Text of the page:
As a reminder, I followed The Frau to Spain when she was offered a temporary position there. We'll likely stay there another couple of years before we come back to Munich, where we own an apartment with my shop in the basement storage room. While we're away, a friend has been looking after our apartment, which is really nice, and removes the stress of wondering if our apartment is doing OK.
Since she is really hooking us up with this, I had no problem offering to make her a dining table when we found out she bought a new apartment that is being built.
After collecting some information from her, I found out she wants a table that is approximately 160cm x 80cm. She is putting it in the corner of her kitchen/diner, between two benches that are being reupholstered.
|The benches that this table will go with.|
I thought that a four-legged table would make getting in and out of the benches difficult, so the client agreed (to The Frau's horror, because she hates this design) my idea of a trestle table similar to the one Christopher Schwarz built for Popular Woodworking a few years back.
I'm extremely excited because I've always wanted to build this table, but have never had a reason to. The client absolutely loves the look of this table, so it's a win-win.
The client was really excited when I showed her what I had in mind for a table top. She agreed to buy a solid slab of maple that I sourced from a friend here in Munich. It looks awesome in the single picture I have of it, and I can't wait for it to be delivered to me later today.
|Solid maple slab.|
Unless I can talk the client into a little longer of a table, I'll have to lop off about six inches from one end. This slab is 190cm x 80cm x 4cm. It's a little thick for this table's design, so I'll likely lighten up the look by beveling a wide chamfer on the underside. This is a trick I've used before to make a thick table top appear thinner than it is.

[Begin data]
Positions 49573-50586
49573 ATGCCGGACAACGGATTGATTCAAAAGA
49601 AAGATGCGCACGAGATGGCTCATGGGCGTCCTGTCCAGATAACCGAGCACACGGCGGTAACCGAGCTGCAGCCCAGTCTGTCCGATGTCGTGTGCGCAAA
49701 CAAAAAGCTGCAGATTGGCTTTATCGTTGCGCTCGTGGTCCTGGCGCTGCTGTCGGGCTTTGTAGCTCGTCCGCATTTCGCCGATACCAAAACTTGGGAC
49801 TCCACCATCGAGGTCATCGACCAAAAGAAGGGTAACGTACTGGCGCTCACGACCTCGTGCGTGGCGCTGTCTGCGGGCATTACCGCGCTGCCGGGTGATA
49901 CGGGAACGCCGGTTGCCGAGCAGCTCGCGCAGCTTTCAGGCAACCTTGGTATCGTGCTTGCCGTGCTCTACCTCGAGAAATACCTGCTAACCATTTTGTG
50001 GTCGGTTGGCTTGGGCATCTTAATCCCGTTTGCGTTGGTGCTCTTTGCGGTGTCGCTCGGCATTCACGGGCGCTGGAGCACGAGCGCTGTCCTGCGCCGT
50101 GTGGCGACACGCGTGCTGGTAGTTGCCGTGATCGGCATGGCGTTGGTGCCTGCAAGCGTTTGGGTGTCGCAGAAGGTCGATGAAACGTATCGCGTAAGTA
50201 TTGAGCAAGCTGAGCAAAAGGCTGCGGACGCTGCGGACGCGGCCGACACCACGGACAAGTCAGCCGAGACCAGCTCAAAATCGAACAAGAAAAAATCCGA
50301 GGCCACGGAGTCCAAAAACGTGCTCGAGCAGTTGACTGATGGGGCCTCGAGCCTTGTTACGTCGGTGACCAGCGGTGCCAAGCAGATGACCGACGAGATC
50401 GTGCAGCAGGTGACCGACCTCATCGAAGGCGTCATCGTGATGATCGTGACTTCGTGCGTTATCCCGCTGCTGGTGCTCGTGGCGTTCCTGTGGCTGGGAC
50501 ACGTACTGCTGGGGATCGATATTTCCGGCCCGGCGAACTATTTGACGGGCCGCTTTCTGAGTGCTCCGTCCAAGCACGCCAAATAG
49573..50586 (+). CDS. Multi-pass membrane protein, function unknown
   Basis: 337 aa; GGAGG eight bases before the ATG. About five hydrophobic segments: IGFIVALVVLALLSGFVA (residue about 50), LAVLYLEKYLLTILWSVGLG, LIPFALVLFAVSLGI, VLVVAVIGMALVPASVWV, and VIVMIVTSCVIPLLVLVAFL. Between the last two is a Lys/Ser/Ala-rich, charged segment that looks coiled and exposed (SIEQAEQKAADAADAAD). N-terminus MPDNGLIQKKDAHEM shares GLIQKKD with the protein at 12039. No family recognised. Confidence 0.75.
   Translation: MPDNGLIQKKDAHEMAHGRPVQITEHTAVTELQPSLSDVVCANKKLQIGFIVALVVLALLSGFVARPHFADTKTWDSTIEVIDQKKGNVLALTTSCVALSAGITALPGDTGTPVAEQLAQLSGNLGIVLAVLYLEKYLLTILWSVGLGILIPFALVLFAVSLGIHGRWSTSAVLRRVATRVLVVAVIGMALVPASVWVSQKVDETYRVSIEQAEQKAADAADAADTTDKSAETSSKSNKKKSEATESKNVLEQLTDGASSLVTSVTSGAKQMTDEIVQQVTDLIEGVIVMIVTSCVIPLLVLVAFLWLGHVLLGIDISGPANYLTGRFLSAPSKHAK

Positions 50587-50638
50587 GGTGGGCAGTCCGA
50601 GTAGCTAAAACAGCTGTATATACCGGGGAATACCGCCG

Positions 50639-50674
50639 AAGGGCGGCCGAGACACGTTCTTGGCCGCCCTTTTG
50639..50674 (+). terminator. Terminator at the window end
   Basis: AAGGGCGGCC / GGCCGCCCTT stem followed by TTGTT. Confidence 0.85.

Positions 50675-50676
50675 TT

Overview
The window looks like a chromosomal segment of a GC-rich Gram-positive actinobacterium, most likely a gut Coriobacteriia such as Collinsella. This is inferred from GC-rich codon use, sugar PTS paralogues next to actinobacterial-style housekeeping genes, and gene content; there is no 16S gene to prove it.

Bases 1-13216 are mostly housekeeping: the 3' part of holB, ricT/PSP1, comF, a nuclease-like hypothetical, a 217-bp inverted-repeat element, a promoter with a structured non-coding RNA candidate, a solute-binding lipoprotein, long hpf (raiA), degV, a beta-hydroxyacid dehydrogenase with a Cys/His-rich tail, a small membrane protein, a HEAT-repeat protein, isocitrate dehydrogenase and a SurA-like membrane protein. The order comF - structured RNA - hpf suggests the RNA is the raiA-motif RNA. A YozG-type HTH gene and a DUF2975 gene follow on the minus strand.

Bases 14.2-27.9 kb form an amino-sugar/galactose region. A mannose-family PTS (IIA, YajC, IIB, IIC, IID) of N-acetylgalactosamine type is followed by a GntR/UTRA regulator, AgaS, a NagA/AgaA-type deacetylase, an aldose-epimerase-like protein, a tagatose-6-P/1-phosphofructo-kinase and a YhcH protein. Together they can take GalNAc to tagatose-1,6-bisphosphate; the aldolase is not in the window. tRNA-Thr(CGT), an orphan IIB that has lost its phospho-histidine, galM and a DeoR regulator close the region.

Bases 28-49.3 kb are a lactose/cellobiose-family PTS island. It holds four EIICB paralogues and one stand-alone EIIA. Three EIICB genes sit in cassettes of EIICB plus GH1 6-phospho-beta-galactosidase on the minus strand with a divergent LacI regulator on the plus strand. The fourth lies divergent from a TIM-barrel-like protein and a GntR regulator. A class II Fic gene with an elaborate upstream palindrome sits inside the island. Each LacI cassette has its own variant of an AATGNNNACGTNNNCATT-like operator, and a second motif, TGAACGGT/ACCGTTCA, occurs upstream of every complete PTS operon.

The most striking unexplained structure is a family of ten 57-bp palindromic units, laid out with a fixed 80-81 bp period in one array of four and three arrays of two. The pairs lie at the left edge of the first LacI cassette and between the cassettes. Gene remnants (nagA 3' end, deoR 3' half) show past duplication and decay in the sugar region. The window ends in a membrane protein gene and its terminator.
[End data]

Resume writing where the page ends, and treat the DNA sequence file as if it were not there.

The client also wants the corners to have a heavy rounding so it doesn't hurt when it is bumped into.
All of that is no problem, and with the single slab table top, there is not much that has to be done to get the table top ready. Nearly all of the effort for this table will be in the base. At least, that's the plan.
The client surprisingly liked the idea of the base painted black. This is great, because I then won't have to worry much about what the actual wood looks like for the base. I'll stick with CS's idea of laminating pine boards together to make the square beams for this table. Since it'll be painted, my plan is to use scots pine (Pinus sylvestris) because it is light and easy to work.
The main difference for my table, is it will have to be adjusted from the one in the magazine by making it substantially shorter.
Luckily, I remembered that CS posts SketchUp files for all of his projects online, so I downloaded the one for this table.
I suck with SketchUp, but I was able to get something that vaguely resembles the table in the correct dimensions (see the first picture in this post). I adjusted the table top in Sketchup to the desired dimensions of 160x80, and then adjusted the base. I chose the dimensions of the base by making the negative space of the base a golden rectangle. It seems to look pretty good to my eye.
I often don't work with plans or cut lists, but if I have a project with definite parameters, I find they help.
|My cut list. Kiefer is the German word for scots pine.|
Wish me luck!